In one instance, I separately imported three movies and elected for each of them to be broken down into scenes. This worked well for the first movie, but even though Studio was working in a discrete environment each time, the scenes displayed for the second and third movies included up to a dozen scenes from the earlier movies. To make matters worse, some scenes from the subsequent movies were missing and had to be manually extracted.
While playing back or editing individual scenes on the timeline, for reasons best known to itself, when the playback was stopped the video scrubber would often return to the start of the movie - very annoying when you are working 50 or more scenes away.
As in previous versions, menus are somewhat daunting and not always intuitive. Efforts have clearly been made to improve this area, but it just doesn't seem to work reliably. I created a Menu and Sub-menu to offer the option to view the movie all the way through, or to select to view any of the ten chapters and be returned to the Menu each time. This is a facility on the top of most users' wish lists that was missing in previous versions.
I set it up very carefully, and Studio did indeed place its chapter numbers and returns exactly where I had put my markers, displaying the results in the sub-menu. But when I ran a simulation of the movie, selecting 'Play All' it jumped to Chapter 8 the first time, then Chapter 6 the second time. Choosing the option to go to 'Chapter Selection' by-passed the sub-menu altogether and went randomly to any chapter it felt like. A thorough check of my markers and the chapter numbers on the timeline showed that everything was correctly recorded, but still the menus wouldn't function properly. At this point I gave up, saved my work, closed down Studio and went off to make a cup of tea. When I returned, I fired up Studio, loaded the movie and, lo and behold, the menus worked perfectly.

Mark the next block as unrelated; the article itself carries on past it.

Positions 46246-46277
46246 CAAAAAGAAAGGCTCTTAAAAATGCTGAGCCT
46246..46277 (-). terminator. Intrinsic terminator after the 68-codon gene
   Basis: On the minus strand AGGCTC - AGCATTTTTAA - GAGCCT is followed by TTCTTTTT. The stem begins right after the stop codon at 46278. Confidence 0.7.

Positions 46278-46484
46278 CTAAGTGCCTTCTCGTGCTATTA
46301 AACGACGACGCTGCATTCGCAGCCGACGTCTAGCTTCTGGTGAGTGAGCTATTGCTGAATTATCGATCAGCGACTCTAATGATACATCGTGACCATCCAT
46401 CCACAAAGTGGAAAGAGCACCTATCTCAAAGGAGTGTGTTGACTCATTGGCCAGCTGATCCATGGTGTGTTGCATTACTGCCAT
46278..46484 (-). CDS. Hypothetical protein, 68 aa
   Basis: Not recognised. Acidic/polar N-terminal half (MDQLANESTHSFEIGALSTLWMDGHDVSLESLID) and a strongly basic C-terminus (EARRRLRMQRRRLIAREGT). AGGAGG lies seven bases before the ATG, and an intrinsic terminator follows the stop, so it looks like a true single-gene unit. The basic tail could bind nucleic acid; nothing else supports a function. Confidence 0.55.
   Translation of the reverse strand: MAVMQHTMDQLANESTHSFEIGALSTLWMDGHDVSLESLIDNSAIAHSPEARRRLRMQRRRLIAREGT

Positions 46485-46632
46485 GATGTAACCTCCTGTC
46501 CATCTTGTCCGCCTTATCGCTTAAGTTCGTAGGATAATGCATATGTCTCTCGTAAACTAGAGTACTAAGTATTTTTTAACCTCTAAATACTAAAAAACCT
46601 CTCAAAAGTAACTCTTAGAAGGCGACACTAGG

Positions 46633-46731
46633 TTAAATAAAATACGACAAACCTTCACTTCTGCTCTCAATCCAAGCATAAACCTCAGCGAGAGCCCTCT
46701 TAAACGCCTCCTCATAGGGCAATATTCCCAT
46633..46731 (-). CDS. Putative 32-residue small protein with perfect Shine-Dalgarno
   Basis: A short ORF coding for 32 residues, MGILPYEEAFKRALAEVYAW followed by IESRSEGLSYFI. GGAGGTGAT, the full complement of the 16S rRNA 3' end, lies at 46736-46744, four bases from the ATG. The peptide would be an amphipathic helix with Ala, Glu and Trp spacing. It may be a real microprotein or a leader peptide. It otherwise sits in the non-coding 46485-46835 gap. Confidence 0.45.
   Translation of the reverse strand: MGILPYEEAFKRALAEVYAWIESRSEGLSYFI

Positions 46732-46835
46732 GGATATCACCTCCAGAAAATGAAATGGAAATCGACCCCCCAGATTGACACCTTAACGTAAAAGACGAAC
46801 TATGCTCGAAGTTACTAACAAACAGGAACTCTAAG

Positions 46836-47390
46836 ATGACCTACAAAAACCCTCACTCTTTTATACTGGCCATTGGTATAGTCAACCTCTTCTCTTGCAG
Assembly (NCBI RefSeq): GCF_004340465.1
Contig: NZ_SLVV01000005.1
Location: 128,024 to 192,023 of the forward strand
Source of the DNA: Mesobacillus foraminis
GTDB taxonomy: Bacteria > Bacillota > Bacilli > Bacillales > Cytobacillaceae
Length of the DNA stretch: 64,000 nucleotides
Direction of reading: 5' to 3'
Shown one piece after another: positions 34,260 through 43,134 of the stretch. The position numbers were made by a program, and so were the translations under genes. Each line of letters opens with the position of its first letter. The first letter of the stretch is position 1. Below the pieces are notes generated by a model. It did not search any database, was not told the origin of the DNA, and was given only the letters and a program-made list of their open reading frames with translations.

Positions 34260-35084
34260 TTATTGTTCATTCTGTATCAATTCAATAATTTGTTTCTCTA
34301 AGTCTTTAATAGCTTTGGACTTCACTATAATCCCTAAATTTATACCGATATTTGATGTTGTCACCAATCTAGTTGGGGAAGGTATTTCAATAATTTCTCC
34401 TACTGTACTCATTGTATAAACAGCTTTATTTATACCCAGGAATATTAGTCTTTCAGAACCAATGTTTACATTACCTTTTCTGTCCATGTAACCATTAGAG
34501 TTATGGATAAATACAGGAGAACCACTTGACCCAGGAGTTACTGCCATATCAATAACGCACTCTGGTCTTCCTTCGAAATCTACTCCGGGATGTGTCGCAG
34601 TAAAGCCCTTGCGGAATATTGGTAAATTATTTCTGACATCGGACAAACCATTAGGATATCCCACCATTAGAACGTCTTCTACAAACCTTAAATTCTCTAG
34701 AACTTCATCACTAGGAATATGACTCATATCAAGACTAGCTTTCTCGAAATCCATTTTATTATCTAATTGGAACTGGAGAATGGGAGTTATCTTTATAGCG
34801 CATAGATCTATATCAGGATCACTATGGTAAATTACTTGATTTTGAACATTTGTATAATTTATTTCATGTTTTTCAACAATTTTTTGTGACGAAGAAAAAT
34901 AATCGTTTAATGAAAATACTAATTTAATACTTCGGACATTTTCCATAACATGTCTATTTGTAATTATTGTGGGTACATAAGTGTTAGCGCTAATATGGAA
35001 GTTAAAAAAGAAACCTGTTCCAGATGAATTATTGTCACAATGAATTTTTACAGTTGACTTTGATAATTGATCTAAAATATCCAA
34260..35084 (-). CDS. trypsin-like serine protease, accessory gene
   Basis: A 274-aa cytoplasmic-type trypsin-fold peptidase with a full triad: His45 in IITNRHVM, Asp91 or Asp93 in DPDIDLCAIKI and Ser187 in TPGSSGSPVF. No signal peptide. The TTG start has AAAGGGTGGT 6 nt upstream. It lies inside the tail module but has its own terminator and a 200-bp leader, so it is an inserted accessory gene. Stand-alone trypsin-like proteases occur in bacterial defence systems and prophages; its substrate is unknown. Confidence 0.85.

Disc burning has improved, though the interface is not so user-friendly as it used to be. Burning a 6GB+ movie to a DL DVD took 17 minutes to create the disk image, and just 8 minutes to burn 99% of the image. However, there was a worrying 12 minute wait for the writing of the lead-out file to complete. An earlier similarly structured 1.6GB movie burned in a total of 12 minutes without any long pause at the end.
All in all, Studio 16 is an improvement over previous versions, and it feels more stable, if slower. Trying to work too quickly can confuse it, but given a steady pace it gets there in the end. As others have pointed out, this is not really Pinnacle 16 but Avid 2, and there is a bit of a learning curve even for the seasoned user. You can download a PDF User Manual, but I did not find it too helpful. There is no search facility, and twice it pointed me to options on the Studio menu bar which didn't exist in Version 16. For my money, the Ultimate version is not really worth the extra few pounds, but others may beg to differ.
One other very strange behaviour of Studio 16 is that, whenever it is loaded in Windows, even if it is minimised to the taskbar, it over-rides the Windows Power Settings, so that your computer and screen will not go into standby mode. And it constantly tries to connect to 'The Cloud', even if you have elected not to activate this facility. I wonder why?